Many players will literally never bluff you after you do this. It’s just not something they do. Other players will be emboldened by the small bet size to run a bluff. Both of these players are just fine to try this small bet against. Against the ones who are triggered to bluff — you just call the raise. You were value betting a decent hand against worse hands, right? And now you think you’ve triggered the guy to bluff, right? So call.

The other upside to this play is that you begin to get a feel for how little you have to bet to get people to fold on the river. In some situations, you can bluff $30 into a $200 pot and get folds. This, too, is often worth trying.


I overbet the river frequently. Most people don’t. In my opinion, it’s a valuable part of my no-limit arsenal.

Principally, I use overbetting to counter people who try to pot-control. Pot-controlling in no-limit hold’em is on one level a silly concept, since at any time you are always allowed to shove.

Trying to control the pot size with checks (often on the turn) is a very common strategy. The idea is sound. You have a hand without a lot of value, and you therefore don’t try to build too large a pot. But there is a sometimes fatal flaw.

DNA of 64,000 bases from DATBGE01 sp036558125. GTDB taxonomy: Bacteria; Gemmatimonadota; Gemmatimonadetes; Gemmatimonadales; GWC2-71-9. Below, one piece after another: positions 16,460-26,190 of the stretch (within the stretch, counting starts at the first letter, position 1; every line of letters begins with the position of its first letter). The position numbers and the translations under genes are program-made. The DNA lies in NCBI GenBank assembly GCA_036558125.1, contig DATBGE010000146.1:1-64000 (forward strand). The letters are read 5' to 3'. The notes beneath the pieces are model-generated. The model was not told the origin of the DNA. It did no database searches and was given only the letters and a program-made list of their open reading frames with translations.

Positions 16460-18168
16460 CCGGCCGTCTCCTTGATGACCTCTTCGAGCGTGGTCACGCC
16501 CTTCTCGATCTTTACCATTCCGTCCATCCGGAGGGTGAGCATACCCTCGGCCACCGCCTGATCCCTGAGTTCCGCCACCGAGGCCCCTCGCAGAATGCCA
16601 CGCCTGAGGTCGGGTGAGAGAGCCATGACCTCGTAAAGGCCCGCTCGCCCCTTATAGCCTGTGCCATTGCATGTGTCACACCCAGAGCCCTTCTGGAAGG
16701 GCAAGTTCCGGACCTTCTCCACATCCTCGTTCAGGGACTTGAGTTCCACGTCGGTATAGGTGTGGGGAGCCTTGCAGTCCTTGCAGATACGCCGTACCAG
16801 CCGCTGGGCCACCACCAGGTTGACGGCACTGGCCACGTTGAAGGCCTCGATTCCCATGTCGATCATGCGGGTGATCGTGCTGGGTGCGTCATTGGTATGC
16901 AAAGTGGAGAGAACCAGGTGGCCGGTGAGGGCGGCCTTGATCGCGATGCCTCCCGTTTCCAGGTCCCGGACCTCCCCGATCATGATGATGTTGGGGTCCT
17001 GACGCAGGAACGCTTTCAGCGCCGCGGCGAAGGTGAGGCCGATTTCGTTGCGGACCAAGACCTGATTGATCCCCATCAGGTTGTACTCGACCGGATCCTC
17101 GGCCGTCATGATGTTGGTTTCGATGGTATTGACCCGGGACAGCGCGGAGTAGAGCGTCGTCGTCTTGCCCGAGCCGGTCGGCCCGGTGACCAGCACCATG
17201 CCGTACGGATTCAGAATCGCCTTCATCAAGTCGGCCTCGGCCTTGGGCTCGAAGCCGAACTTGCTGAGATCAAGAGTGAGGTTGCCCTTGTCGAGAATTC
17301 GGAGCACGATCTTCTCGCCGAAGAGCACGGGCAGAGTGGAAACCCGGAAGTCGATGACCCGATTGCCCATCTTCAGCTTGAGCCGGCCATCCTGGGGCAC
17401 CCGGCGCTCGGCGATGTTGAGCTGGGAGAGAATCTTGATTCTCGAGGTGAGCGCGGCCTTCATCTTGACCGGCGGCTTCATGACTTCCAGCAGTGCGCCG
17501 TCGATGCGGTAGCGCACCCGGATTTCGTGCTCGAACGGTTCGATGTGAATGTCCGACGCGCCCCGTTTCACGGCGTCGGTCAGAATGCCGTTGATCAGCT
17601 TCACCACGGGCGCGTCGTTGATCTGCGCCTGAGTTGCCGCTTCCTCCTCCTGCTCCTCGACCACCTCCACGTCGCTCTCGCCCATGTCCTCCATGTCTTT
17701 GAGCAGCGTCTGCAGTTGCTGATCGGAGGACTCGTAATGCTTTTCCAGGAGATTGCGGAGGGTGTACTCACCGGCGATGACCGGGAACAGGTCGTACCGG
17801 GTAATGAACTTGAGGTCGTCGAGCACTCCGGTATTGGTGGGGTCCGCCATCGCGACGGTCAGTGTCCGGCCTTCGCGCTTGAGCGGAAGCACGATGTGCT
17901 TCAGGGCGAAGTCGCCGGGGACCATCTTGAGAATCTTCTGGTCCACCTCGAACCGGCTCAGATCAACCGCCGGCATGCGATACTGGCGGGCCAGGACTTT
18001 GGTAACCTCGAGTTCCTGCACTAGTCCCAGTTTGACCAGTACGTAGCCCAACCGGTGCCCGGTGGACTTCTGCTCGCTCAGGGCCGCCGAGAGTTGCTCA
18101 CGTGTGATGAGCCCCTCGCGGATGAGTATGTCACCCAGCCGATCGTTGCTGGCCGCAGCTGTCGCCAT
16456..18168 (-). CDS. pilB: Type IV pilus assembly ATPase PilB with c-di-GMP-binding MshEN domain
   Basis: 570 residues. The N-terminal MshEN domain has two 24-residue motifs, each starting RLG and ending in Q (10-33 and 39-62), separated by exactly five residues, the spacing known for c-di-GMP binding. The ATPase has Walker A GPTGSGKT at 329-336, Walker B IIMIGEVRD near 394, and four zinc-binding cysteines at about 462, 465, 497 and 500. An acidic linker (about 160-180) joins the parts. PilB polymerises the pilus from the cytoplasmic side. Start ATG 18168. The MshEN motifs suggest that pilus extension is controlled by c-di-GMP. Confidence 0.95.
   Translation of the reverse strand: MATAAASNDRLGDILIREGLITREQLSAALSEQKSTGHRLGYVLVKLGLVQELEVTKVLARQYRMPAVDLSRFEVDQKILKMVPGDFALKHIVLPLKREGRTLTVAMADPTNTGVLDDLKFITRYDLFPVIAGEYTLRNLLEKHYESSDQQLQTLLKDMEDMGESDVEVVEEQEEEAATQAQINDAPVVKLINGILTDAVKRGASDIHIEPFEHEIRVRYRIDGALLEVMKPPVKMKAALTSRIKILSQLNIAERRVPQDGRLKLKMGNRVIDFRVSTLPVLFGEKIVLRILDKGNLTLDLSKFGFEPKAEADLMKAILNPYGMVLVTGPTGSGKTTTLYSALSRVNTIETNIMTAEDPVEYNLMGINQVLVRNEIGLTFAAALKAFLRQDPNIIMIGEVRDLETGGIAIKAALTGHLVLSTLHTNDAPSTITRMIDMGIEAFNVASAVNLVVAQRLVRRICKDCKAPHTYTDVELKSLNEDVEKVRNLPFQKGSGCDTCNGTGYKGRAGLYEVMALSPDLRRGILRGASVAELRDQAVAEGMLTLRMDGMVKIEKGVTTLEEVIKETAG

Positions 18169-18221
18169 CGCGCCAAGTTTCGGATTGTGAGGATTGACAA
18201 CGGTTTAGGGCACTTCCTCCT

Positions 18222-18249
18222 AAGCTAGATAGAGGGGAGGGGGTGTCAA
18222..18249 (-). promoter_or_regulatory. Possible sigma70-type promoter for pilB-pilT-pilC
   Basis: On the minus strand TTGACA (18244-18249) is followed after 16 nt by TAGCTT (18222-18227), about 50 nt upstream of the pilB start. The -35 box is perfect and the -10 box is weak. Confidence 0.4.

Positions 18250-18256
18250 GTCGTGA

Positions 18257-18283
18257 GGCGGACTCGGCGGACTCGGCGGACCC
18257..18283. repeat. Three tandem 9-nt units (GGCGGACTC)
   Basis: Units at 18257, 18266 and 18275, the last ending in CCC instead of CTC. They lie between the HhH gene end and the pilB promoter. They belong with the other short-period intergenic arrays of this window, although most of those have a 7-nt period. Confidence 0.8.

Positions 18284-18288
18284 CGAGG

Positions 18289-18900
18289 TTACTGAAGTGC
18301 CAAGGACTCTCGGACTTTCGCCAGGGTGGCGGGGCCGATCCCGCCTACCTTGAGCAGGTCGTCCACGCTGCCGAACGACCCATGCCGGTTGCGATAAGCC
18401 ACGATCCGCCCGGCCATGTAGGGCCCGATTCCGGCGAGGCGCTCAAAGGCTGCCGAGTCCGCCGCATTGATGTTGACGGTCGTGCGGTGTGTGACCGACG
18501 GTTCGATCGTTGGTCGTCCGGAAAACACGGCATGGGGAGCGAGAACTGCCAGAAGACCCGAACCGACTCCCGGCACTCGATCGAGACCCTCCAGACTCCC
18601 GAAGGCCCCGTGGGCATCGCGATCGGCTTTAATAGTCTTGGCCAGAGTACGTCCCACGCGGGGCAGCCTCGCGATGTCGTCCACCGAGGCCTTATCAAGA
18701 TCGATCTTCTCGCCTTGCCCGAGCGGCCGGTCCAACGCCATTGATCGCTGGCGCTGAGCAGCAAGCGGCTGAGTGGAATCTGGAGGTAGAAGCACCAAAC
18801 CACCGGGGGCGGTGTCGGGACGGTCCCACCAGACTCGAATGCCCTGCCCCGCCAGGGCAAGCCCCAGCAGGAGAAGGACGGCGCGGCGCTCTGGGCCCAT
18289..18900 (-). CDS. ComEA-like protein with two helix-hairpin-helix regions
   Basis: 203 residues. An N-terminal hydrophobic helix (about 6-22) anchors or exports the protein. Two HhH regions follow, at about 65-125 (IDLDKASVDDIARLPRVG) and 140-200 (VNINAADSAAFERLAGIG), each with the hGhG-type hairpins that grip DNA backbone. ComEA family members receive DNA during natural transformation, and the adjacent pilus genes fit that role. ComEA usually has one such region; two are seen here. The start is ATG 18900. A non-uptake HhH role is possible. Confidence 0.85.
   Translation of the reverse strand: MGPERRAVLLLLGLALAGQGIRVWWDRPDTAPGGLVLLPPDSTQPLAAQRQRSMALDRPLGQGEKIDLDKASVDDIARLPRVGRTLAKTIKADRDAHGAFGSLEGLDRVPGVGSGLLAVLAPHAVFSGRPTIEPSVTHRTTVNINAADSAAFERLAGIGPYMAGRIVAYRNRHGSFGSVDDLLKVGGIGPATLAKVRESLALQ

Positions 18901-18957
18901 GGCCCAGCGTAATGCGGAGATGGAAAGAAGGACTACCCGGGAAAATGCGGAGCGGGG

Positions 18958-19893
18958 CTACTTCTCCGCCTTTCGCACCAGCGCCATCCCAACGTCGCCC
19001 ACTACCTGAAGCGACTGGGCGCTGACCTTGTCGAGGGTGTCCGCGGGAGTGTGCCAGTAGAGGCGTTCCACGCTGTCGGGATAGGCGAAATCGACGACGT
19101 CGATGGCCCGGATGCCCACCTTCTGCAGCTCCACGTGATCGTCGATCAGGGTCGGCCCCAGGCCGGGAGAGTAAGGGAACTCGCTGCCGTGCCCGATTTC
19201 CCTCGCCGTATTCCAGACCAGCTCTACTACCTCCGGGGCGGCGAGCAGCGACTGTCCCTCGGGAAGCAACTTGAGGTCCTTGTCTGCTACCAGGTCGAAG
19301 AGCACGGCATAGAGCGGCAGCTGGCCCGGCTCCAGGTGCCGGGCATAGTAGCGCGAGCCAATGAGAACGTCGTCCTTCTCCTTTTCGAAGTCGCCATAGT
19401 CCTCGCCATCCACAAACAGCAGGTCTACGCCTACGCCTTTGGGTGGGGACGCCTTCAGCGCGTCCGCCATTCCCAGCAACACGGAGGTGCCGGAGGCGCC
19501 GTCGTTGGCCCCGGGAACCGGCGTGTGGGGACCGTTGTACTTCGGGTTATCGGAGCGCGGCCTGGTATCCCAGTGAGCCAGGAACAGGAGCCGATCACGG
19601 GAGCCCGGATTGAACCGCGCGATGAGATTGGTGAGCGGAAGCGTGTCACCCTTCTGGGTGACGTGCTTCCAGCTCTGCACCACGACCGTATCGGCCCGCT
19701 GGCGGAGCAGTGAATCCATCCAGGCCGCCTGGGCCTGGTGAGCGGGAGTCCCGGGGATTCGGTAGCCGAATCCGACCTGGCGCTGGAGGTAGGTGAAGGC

Players don’t try to pot-control when they have the nuts. Once you see opponents use pot-controlling lines, you can often narrow their ranges down to just a few candidate hands. This is particularly true when the board offers draws such that the nuts could easily shift on the river card. Few no-limit players like to play possum on the turn with a very strong hand when they could face a tough river decision.

Thus, most players pot-control with medium strength hands. These same players fold these medium strength hands when you wildly overbet the river.

It’s basically that simple. Once players all but admit they don’t have the nuts by taking a pot control line, they are vulnerable to an overbet. Most players fold the first time they see such an overbet.

It’s possible that after a while players might adjust and start to call the overbets with their pot-controlling bluff-catcher hands. If that happens, you just start overbetting for value with your big hands.

There is no answer to this overbetting strategy. If you mix value overbets and bluff overbets well, the pot-controller is completely thwarted. Unless you take care to balance well, pot-controlling simply releases too much information about your hand strength. It can be crushed with river overbets.

Final Thoughts

No-limit hold’em allows you to choose any bet size you please. When you make your bets, particularly on the river, take this license to heart and consider all possible bet sizes. If you restrict yourself to just two options — checking or betting a fairly specific amount — you become forced to check in profitable situations. These situations are sometimes exploitable by particularly small or large bets. Take a few extra seconds next time it’s your action on the river and expand your thought process. You might find something new you’ve been missing. ♠

Ed’s newest book, Playing The Player: Moving Beyond ABC Poker To Dominate Your Opponents, is on sale at Find Ed on Facebook at and on Twitter @EdMillerPoker.